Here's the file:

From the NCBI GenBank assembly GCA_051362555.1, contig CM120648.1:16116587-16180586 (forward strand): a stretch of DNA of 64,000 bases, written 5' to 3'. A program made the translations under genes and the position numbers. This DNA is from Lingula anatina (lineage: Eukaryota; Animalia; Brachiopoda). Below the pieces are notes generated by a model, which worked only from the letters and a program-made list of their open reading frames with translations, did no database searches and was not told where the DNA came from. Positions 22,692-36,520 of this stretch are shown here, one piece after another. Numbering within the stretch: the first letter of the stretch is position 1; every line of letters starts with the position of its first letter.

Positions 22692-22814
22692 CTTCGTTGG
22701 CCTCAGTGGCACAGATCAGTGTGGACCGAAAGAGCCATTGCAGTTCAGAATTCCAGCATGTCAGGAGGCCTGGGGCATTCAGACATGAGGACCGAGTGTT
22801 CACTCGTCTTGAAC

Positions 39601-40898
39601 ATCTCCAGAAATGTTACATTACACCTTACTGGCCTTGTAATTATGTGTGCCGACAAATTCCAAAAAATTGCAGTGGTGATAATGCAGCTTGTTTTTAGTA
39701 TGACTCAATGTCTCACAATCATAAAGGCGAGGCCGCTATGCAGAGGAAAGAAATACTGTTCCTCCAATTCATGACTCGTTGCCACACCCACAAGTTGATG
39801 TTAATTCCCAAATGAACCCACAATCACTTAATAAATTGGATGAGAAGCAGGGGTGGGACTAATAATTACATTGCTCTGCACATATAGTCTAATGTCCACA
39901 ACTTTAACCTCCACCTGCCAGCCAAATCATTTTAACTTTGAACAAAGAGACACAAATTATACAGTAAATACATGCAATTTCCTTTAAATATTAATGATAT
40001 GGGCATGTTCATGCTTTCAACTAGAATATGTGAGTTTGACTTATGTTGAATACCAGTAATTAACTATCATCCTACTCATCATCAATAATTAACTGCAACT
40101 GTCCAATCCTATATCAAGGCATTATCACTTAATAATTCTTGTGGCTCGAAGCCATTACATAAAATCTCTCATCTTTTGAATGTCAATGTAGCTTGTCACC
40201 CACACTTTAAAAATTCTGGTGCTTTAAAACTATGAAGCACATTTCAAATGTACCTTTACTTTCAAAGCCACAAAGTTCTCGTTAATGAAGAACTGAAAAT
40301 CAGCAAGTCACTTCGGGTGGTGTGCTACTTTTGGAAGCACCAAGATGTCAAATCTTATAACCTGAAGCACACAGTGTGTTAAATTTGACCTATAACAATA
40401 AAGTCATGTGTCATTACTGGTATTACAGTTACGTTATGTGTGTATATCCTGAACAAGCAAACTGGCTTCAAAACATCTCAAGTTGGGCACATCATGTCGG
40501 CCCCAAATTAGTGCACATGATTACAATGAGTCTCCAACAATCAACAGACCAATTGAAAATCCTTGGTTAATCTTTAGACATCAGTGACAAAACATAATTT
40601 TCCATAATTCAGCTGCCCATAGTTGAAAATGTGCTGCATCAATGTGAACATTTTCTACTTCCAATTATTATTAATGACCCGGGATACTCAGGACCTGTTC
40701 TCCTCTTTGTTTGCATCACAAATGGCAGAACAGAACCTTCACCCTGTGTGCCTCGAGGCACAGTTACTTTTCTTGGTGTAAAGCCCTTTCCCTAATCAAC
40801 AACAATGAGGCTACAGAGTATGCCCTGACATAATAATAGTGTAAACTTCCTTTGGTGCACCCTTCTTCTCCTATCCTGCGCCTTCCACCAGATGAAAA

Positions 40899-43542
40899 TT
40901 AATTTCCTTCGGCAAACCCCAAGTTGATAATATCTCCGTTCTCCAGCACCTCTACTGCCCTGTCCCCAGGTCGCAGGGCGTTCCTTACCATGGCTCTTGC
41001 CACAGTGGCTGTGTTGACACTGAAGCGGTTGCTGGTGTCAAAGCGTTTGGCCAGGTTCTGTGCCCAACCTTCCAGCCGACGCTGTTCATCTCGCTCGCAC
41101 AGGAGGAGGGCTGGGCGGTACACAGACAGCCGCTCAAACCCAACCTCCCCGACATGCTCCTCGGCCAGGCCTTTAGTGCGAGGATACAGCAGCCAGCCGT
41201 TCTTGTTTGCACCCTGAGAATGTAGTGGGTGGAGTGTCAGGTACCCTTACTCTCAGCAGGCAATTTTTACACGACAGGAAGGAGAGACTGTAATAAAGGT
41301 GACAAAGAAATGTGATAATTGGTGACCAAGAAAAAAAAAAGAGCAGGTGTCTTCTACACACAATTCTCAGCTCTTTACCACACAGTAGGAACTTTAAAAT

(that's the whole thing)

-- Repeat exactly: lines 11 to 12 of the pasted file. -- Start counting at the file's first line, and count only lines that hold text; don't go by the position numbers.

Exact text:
40001 GGGCATGTTCATGCTTTCAACTAGAATATGTGAGTTTGACTTATGTTGAATACCAGTAATTAACTATCATCCTACTCATCATCAATAATTAACTGCAACT
40101 GTCCAATCCTATATCAAGGCATTATCACTTAATAATTCTTGTGGCTCGAAGCCATTACATAAAATCTCTCATCTTTTGAATGTCAATGTAGCTTGTCACC